A note before we begin – to make sure we`re clear about what we mean by “municipal codes,” we`re referring to the set of laws passed by a local government agency (often a county, city, village, municipality, or other similar subdivision of government). The laws themselves can be referred to by many names, including “ordinance,” “status,” and “measure.” As long as they do not conflict with the laws of the state in which the municipality is located, these ordinances have the “force of law” in the municipality. [1] Why do we need these city codes? And what is their contribution to urban development and urbanization? You can also use a catalog from a larger collection or set of collections, such as Library of Congress or WorldCat catalogs. For a more targeted search, simply use the title “municipal ordinances” in conjunction with the name of the municipality you are looking for. For researchers looking for older, outdated versions of community code, the research process becomes a bit more complicated. Old versions of municipal ordinances can be found in several places. First, we recommend that you focus your search on the geographic area where the municipality is located, as institutions in that region are more likely to have the records you are looking for. Therefore, you can start your search at the local public library for the community and/or a university, state, or other public library in the community state. Some researchers also managed to contact the city clerk`s office, as well as the official state archives of the municipality. We hope this beginner`s guide is helpful to you. If you have any questions about finding municipal codes, please contact us through our Ask a Librarian service. Secondary sources are not a law in themselves, but can help a researcher unravel and understand an unknown area of law. The secondary sources listed below are diverse; They will help you understand the basics of municipal law, give you advice on interpretation cases and provide you with useful forms.

For researchers looking for information on trends in municipal ordinances, or for municipalities who want to learn more about laws that could improve their field, there are organizations that provide guidance on supporting research and language in drafting municipal laws: Although here at the Library of Congress, We are probably asked more often about federal laws, We receive a number of referral requests on state and local law. Among these non-federal requests, some of the most difficult issues relate to the laws contained in municipal codes. This challenge stems primarily from the difficulty of finding copies of municipal codes for our clients, as there is no single clearinghouse for all municipal codes. We hope this beginner`s guide will help users who are researching municipal bylaws more easily sort through available resources and find the information they need. Most of the questions we receive about municipal codes relate to the current form of legislation. Fortunately for these researchers, many up-to-date community codes are freely available online on the websites of several publishers. Some of the most popular websites are:[1] Norman J. Singer and J.D. Shambie Singer, Statutes and Statutory Construction (also known as Sutherland`s Statutory Construction).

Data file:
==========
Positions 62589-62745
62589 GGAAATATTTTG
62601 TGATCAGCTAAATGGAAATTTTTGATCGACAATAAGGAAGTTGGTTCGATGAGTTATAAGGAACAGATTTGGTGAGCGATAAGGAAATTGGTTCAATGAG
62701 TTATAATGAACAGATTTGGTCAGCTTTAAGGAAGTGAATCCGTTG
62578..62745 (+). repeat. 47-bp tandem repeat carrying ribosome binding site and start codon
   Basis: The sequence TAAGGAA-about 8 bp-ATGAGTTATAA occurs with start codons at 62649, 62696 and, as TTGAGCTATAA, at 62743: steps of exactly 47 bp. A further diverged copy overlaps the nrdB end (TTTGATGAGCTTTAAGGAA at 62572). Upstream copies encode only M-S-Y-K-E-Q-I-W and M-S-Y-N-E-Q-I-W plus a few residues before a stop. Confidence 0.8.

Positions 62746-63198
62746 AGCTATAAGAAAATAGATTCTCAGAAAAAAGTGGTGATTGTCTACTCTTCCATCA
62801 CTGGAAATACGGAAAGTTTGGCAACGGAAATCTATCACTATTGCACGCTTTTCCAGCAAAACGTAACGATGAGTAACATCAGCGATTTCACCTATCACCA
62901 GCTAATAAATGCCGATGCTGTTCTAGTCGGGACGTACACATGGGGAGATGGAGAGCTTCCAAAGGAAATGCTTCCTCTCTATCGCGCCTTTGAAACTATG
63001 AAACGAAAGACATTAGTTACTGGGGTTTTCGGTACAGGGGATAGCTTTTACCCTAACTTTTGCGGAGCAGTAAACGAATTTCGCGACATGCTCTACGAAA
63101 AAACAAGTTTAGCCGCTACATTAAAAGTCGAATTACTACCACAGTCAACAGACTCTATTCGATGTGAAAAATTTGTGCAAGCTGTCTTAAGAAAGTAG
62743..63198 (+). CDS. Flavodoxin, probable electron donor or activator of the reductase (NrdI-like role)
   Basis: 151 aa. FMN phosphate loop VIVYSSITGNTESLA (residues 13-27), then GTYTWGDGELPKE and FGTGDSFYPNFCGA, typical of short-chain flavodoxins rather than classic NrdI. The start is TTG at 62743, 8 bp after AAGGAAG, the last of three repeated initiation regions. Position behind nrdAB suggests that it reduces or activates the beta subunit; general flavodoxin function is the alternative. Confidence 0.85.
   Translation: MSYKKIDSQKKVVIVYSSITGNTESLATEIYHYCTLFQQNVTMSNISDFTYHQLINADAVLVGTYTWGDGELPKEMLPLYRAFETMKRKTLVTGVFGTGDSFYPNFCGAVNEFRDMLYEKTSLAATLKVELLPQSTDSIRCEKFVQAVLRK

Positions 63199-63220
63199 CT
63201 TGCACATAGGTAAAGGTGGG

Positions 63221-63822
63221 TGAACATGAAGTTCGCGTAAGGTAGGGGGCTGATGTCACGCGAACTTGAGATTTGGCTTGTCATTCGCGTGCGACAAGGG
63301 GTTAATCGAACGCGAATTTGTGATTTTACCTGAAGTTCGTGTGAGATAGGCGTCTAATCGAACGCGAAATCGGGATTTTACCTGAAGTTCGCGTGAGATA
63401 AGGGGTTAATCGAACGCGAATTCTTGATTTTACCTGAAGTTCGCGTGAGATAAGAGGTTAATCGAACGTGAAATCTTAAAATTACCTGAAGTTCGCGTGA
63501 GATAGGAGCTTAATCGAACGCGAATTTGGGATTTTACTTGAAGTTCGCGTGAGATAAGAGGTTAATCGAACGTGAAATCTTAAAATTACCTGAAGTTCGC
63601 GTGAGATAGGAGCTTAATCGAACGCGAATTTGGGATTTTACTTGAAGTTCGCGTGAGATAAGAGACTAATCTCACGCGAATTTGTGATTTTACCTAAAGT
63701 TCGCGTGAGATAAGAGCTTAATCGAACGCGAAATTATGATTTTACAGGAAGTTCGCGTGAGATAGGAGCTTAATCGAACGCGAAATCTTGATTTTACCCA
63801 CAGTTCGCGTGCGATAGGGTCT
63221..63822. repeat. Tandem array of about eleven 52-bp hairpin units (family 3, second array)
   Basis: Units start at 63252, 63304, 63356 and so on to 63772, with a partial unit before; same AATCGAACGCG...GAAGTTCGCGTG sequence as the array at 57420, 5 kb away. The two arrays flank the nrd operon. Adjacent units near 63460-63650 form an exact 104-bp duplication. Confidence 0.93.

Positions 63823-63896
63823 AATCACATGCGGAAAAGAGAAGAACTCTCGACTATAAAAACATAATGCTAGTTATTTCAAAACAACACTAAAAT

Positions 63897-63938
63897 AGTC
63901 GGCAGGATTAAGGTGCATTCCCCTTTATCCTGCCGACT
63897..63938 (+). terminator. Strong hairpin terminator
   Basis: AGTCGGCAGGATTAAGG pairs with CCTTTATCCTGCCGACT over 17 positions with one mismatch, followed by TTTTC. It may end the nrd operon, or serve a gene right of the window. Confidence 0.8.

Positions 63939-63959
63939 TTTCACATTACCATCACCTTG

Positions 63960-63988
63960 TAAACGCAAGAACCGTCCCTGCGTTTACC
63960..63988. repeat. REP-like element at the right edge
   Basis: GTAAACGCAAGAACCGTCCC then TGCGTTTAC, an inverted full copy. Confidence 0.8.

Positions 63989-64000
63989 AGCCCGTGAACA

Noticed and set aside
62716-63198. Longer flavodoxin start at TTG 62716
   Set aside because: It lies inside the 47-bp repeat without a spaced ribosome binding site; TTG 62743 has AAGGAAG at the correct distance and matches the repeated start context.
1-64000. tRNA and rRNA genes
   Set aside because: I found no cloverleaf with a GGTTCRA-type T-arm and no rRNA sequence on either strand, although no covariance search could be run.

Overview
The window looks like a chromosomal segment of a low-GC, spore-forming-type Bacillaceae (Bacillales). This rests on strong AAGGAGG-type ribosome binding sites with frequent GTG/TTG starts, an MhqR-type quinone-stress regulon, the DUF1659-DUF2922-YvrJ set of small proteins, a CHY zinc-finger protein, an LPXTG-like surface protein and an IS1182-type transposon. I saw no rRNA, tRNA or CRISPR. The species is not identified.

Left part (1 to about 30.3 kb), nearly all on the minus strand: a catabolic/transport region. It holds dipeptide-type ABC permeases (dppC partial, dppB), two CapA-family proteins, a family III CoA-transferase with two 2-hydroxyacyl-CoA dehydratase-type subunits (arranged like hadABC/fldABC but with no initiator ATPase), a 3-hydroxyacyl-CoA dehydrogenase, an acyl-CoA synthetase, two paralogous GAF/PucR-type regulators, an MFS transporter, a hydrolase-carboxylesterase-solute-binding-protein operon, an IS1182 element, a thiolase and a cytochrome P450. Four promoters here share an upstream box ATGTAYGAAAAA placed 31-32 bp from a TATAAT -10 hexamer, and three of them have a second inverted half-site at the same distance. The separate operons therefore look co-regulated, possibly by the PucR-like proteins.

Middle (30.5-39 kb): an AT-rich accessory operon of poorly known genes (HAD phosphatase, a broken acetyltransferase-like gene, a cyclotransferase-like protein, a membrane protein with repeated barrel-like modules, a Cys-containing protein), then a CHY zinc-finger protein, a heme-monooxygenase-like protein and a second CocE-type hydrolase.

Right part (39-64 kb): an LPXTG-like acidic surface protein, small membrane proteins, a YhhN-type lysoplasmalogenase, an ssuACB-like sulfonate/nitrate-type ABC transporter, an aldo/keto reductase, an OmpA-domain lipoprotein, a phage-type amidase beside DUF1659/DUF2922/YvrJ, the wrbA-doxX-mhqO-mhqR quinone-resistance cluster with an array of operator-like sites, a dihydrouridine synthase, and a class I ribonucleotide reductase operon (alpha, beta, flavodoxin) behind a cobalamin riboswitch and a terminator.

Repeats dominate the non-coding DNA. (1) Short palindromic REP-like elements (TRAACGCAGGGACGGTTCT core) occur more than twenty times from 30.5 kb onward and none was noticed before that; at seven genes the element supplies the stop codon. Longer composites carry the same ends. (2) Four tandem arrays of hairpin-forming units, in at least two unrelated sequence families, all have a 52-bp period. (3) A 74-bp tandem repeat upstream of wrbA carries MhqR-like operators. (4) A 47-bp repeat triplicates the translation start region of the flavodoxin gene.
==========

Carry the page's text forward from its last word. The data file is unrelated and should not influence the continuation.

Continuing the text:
While this resource does not focus specifically on municipal ordinances, it does provide a very useful chapter on the topic. While none of these sites contain all the community codes in the United States, they are a useful (and free) starting point for lawyers in the field. Chapter 03, Trade Regulations, Business Taxes, Permits and Licensing “Interior, City Council, 1st Floor – Schenectady City Hall, 100 Jay Street, Schenectady, Schenectady County, NY” Courtesy of Prints and Photographs Division, Library of Congress This article was co-authored by legal reference specialists Barbara Bavis and Robert Brammer. A table of contents is provided to make it easier to find specific chapters, articles, departments, and sections. Section 06, Public Works and Property; Public Improvement and Evaluation Procedures The San Diego City Council contains numerous ordinances for the City of San Diego. The municipal code is organized by chapters, articles, departments and sections. This blog is subject to the general rules of respectful civil discourse. You are fully responsible for everything you post. The content of all comments will be placed in the public domain, unless explicitly stated otherwise.

The Library of Congress does not control published content. Nevertheless, the Library of Congress may monitor user-generated content at its discretion and reserves the right to remove content for any reason without consent. Free links to websites are considered spam and may result in comments being deleted. We also reserve the right, in our sole discretion, to revoke a user`s right to post content on the Library website. Read our comment and posting guidelines. Historical information can be found on the Municipal Code History Table website. A very useful and concise summary of important sources of municipal law. Especially the secondary sources are good.

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Municipal Codes Definition